I groaned. “I know. It’s not really working for me.” I snapped my notebook shut. “Why is dialogue so hard? People talk all the time! I’ve been talking for longer than I’ve been writing. I’ve been talking for longer than I’ve been walking. This should be easy. But it’s not. My characters never have anything to say.”

Robin leaned across the table and smiled. This wasn’t another of her saber-toothed grins, thankfully. This smile had genuine warmth.

“My advice is to start slow,” she said. “Pick a realistic situation where two characters would be talking…like, say a coffee shop. Then introduce a protagonist who is desperately trying to achieve a goal, say you trying to write this story. Then add conflict, maybe by introducing an antagonist in the form of a beautiful girl who knows far too much about far too many things.” She beamed. “And then have them start talking and see what happens.”

I shrugged. “Sounds easy when you say it that way. But it will never work.”

Writing

Not So Fast Fiction: Odd Couple, Arctic, Zoo (or at long last, The Penguin Story)

{Your humble Monkey has been struggling with this Penguin story for a long time now, and since this week is marking a fresh start for him, he thought it was time to polish it up as best he can and send it out. This was based on the prompt above but took numerous revisions and one day of brutal frustration to bring to realization. Thanks in advance for your kind indulgences. P.S. No animals were hurt during the making of this story, though one Monkey did get very stressed out.}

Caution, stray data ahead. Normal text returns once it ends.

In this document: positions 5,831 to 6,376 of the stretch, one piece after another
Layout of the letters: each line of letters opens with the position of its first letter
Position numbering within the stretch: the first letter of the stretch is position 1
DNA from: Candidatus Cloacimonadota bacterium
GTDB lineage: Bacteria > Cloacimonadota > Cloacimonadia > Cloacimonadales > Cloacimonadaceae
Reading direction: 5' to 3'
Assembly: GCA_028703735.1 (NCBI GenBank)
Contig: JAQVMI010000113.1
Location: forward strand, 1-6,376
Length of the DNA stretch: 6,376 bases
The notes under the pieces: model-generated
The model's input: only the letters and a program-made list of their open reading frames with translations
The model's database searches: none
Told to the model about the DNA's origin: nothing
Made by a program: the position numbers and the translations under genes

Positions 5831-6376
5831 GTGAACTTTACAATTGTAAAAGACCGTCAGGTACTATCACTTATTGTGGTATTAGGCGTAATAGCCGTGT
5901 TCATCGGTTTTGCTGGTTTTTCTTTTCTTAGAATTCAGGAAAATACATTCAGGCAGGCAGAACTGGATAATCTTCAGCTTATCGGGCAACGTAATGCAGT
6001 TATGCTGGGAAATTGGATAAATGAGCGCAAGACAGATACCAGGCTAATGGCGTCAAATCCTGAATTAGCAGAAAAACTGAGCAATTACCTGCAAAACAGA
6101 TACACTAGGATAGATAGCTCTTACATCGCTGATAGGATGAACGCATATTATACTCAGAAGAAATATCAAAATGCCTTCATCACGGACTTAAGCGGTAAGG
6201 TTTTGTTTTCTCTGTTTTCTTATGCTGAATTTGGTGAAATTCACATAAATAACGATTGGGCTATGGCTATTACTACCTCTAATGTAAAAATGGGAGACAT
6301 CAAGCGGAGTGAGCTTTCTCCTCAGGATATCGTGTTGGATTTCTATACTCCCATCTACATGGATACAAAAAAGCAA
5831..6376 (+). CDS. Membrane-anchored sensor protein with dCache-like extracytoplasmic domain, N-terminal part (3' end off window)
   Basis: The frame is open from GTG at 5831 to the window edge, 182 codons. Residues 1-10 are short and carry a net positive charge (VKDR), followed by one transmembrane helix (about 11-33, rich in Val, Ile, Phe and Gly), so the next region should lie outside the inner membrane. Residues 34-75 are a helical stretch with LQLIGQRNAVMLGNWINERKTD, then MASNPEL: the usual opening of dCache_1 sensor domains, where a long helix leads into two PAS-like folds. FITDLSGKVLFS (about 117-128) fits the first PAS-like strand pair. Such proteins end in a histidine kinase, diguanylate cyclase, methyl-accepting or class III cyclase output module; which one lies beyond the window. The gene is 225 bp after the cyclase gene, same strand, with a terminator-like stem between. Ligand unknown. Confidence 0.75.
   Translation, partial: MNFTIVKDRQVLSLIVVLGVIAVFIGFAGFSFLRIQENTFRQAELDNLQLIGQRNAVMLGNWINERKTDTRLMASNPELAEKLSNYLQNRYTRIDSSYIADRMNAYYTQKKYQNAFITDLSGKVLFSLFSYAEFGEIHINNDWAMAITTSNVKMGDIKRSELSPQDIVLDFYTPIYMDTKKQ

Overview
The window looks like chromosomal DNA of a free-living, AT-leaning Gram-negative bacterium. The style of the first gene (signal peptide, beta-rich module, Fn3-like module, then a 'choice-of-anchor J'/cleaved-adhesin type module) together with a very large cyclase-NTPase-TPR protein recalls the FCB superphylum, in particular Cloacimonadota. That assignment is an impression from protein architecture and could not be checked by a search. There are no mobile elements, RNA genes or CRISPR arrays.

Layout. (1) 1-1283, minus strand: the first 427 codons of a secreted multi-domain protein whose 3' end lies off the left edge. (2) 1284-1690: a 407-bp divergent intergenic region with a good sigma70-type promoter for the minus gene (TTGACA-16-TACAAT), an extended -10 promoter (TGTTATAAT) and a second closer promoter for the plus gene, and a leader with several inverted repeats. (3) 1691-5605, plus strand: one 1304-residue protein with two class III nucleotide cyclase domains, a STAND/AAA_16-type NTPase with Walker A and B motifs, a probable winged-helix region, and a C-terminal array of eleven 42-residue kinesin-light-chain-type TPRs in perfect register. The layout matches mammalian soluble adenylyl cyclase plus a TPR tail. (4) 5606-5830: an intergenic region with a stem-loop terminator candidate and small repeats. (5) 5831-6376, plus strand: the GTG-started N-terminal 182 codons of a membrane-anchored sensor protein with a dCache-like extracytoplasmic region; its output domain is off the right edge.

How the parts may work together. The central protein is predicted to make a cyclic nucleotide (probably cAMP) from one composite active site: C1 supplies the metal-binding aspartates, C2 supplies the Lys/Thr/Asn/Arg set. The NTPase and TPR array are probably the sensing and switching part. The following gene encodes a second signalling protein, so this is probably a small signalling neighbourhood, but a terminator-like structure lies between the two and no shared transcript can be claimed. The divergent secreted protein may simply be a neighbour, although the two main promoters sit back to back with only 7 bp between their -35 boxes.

It was feeding time at noon on Monday, and Claude was once again being an asshole to the penguins.

“You look so stupid with your black and white tuxedos and your big floppy feet,” he sneered as he dumped the bucket full of salty fish into their holding pen.

Claude had the most ridiculously thick French Canadian accent I had ever heard. It matched perfectly with his slick black hair and pencil-thin mustache. He seemed so stereotypically French, in fact, that I sometimes wondered if the whole thing was an act. Like maybe he was a theater student from Wisconsin who had come up north to train for an acting role.

“Don’t say that kind of stuff to the penguins,” I said, watching as the birds waddled over to the pile of fish and started gobbling up their lunch. “They’re sensitive creatures.”

Claude sniffed and gestured towards the pen, where two penguins were flapping their flippers in an apparent argument over a particularly juicy mackerel. “They are not sensitive,” he said. “They are stupid. Haw!”